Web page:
3. PICK YOUR MOMENT: Everyone knows about picking their moment before asking for a favour or a rise. But you don’t just have to wait for evidence of a good mood. Robert Allen gives the example of a friend of his, Steve, who kept avoiding a furious client when he telephoned his office to complain. Instead Steve would phone the client at home in the evening, or drop round on their doorstep at a weekend. The power of surprise was such that he usually got away with it. If it was suggested that it wasn’t a suitable time for a business discussion, he would simply answer that he was so anxious to resolve the problem, he hadn’t wanted to lose time. Taking someone unawares can often be a remarkably effective tactic whether you’re dealing with a grumpy neighbour or a difficult colleague.

4. TRY REVERSE PSYCHOLOGY: This involves using the natural cussedness of human nature to persuade someone to do what you want by appearing to argue for exactly the opposite. It works supremely well with many children. For example Robert Allen describes trying to persuade his young son to have a bath. No matter how he wheedled and cajoled, the boy would run away and hide. Finally he tried reverse psychology. “Stay down there, Alexander!” he yelled, “I just don’t have time to play with you in the bath.” Of course, Alexander was then desperate to get into his bath. Too naïve for adults? Surprisingly not. A large number of very clever people will fall for it. Well worth trying – particularly with awkward types.

5. USE THE CHINA EGG: This is a classic technique that many people, traditionally women, use very successfully. It’s based on the concept that, when you want to encourage a chicken to lay eggs, you give them a china egg as an example. Basically you are seeking to persuade someone that the solution you want is their own. How do you do it? You can gently slide the issue into the conversation or drop a subtle hint. Mention it in passing but dismiss it as a silly idea. Then allow the other person to think on it, expand on it and develop it as their own. As soon as they have seized the bait you go on to encourage them to come up with the solution that you have already chosen. It is vital that they regard the solution as their own.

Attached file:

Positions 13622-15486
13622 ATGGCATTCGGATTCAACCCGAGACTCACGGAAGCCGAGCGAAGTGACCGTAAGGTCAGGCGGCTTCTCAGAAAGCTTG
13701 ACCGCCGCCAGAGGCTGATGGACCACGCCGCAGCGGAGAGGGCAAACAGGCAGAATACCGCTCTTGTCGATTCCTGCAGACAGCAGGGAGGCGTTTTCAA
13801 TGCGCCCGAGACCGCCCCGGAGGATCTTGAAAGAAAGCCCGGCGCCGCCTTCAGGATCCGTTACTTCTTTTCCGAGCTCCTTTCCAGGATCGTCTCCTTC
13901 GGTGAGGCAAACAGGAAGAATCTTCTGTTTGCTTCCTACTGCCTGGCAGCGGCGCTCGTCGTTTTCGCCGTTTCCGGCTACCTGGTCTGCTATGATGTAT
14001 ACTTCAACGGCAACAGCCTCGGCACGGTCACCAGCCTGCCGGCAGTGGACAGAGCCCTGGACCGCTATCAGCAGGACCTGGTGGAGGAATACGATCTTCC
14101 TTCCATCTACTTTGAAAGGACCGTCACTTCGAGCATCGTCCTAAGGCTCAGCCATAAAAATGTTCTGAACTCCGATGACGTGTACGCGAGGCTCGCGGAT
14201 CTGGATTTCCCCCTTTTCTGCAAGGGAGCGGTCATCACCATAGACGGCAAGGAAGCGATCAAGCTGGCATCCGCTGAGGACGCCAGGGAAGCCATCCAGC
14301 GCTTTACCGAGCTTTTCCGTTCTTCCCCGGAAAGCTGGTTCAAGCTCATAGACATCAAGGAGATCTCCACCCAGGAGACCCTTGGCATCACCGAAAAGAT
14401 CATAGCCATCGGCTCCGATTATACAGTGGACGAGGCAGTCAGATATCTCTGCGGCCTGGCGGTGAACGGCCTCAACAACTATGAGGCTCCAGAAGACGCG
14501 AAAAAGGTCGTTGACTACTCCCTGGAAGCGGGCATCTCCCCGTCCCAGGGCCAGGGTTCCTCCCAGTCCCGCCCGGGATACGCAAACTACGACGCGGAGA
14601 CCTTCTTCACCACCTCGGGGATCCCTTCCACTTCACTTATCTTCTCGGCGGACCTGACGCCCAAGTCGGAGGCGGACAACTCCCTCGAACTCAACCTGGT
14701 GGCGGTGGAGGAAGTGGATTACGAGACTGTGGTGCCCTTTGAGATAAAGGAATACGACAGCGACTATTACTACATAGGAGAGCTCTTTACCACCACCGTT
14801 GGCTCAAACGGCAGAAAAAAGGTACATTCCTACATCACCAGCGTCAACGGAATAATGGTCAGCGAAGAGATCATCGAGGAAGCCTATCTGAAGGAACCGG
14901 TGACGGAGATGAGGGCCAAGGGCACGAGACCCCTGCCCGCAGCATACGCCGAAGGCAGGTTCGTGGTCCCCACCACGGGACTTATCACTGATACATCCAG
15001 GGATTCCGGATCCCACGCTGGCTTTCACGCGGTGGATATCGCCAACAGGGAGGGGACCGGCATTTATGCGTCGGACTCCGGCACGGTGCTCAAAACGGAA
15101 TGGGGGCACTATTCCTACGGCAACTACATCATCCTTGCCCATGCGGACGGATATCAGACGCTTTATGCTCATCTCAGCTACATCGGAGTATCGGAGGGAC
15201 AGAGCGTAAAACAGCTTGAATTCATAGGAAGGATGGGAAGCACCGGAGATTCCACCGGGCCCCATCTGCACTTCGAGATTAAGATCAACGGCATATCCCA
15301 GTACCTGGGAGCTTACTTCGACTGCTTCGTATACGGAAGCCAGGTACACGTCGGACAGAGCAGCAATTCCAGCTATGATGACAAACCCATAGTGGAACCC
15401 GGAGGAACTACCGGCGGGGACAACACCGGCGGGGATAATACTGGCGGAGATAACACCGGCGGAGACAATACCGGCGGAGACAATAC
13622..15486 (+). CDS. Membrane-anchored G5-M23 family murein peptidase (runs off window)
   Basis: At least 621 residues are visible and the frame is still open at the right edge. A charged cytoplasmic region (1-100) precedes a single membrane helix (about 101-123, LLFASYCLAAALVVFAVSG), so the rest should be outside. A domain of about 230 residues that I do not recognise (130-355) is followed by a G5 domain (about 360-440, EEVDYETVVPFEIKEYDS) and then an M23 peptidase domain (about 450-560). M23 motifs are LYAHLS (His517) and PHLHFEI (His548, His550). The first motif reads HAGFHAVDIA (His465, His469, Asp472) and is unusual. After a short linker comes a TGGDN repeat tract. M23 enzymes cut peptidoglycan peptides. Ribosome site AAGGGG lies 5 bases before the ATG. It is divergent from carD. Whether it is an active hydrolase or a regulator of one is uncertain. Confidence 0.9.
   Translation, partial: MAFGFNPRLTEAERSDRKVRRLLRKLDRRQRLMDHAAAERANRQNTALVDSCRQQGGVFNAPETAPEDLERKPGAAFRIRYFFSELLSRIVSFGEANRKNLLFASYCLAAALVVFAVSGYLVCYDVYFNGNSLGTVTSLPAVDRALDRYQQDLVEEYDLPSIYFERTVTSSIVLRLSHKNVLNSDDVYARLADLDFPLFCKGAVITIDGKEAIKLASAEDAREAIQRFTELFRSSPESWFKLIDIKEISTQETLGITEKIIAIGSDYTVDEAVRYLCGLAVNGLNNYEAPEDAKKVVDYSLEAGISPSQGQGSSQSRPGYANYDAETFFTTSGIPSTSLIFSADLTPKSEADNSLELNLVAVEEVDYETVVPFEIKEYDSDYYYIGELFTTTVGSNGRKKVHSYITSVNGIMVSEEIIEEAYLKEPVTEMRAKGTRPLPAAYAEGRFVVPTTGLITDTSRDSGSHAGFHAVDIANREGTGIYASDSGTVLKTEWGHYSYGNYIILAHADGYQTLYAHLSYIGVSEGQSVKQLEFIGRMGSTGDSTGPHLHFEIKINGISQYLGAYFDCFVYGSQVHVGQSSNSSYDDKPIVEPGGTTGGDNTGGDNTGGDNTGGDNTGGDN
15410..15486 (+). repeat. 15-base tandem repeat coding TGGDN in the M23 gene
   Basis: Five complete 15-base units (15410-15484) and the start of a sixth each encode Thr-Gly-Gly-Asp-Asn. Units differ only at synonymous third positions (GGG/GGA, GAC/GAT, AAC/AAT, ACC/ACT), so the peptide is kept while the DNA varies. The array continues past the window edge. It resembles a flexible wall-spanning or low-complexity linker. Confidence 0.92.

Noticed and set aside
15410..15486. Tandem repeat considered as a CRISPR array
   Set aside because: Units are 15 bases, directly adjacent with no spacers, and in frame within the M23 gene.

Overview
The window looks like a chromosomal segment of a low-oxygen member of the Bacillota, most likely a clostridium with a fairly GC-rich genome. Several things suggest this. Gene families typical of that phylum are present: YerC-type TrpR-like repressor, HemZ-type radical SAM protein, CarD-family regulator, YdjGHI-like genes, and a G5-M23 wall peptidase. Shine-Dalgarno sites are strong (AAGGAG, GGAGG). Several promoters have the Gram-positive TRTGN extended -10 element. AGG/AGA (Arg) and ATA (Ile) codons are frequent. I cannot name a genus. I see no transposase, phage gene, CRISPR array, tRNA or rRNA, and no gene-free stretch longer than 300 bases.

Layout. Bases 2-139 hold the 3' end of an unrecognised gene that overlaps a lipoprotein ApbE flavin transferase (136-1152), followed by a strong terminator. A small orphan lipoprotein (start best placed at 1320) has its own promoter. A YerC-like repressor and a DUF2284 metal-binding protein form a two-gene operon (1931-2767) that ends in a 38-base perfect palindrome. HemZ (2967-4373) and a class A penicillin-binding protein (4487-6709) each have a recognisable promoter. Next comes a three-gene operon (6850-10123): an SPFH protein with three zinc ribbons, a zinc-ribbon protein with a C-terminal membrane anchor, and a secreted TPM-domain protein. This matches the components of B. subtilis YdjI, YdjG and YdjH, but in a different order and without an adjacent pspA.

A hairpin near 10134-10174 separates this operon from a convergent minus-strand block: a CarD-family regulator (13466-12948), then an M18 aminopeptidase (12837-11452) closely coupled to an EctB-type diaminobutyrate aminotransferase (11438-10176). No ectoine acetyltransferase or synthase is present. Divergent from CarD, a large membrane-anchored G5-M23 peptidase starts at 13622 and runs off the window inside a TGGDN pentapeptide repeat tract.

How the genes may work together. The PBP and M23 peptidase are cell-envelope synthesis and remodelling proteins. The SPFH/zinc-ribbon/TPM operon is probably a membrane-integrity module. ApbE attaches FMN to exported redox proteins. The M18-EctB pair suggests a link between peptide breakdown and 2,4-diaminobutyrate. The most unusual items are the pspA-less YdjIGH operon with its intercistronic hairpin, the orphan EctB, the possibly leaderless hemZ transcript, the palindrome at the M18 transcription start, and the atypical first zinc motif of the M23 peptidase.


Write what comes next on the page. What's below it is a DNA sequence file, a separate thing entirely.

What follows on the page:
6. DO A SIR HUMPHREY: This technique is named after the Machiavellian civil servant in the TV series Yes Minister. It’s also apparently used in the real Civil Service where they call it Kick it Around Until You Lose It. It works like this. You are presented with an idea or proposal you really loathe. To argue openly against it would be unwise as the other person is obviously committed to this course of action. So instead you immediately praise the idea with every ounce of enthusiasm you can muster. If possible put yourself in charge of getting it implemented. Now launch a covert attack. You might arrange for endless quotes; expert advice; time-consuming reports. The inevitable delays will hinder the project. Also undoubtedly you will come up with numerous difficulties that stand in the way of the project. You would insist these are meaningless – but the seeds of doubt would be sown.

Also worth reading: The Nice Factor Book by Robin Chandler and Jo Ellen Grzyb (Simon & Schuster) and The Assertive Woman by Stanlee Phelps and Nancy Austin (Impact Publishers).


Photo by Paul Hanaoka on Unsplash

Leave a Comment